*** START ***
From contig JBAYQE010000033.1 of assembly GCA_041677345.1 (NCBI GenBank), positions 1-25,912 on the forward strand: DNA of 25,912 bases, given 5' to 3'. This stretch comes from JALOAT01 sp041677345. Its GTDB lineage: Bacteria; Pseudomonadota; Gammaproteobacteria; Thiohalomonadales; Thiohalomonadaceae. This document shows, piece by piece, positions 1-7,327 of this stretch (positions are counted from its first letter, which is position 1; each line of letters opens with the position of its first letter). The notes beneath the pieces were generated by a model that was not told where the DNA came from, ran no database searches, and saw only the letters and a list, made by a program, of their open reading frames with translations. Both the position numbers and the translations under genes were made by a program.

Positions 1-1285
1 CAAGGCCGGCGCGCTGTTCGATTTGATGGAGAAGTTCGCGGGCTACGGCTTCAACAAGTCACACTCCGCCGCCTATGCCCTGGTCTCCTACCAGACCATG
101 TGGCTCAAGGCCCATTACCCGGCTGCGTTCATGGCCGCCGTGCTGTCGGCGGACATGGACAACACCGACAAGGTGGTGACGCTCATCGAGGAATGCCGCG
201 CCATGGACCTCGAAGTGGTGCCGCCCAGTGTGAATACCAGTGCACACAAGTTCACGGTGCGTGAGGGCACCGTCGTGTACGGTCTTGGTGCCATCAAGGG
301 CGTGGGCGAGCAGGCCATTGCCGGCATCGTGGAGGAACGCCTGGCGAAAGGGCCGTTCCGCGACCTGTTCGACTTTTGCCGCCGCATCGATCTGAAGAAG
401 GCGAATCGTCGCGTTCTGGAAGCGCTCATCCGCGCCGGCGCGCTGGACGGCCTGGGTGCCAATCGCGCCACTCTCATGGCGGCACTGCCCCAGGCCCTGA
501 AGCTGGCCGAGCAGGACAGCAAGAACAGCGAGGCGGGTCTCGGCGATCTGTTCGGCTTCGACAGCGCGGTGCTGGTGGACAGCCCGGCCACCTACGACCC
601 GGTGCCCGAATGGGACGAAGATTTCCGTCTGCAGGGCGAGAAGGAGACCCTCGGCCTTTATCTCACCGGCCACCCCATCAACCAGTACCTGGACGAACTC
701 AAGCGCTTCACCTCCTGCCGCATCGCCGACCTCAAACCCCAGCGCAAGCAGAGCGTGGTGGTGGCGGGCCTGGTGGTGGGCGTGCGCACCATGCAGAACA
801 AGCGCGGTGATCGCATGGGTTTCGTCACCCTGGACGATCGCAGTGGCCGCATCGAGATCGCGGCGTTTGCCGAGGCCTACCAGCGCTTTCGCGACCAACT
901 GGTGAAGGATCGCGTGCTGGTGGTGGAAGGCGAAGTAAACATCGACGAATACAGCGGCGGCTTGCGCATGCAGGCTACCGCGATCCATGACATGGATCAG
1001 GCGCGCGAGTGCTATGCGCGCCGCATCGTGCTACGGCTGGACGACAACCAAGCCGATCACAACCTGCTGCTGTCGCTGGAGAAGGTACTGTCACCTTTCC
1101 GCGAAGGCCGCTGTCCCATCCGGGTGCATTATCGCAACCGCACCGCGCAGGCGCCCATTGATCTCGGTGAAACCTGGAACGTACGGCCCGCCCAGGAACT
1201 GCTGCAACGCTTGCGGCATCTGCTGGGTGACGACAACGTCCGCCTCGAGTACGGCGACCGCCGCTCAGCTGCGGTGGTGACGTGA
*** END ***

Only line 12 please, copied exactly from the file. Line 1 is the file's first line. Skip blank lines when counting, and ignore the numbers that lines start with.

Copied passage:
901 GGTGAAGGATCGCGTGCTGGTGGTGGAAGGCGAAGTAAACATCGACGAATACAGCGGCGGCTTGCGCATGCAGGCTACCGCGATCCATGACATGGATCAG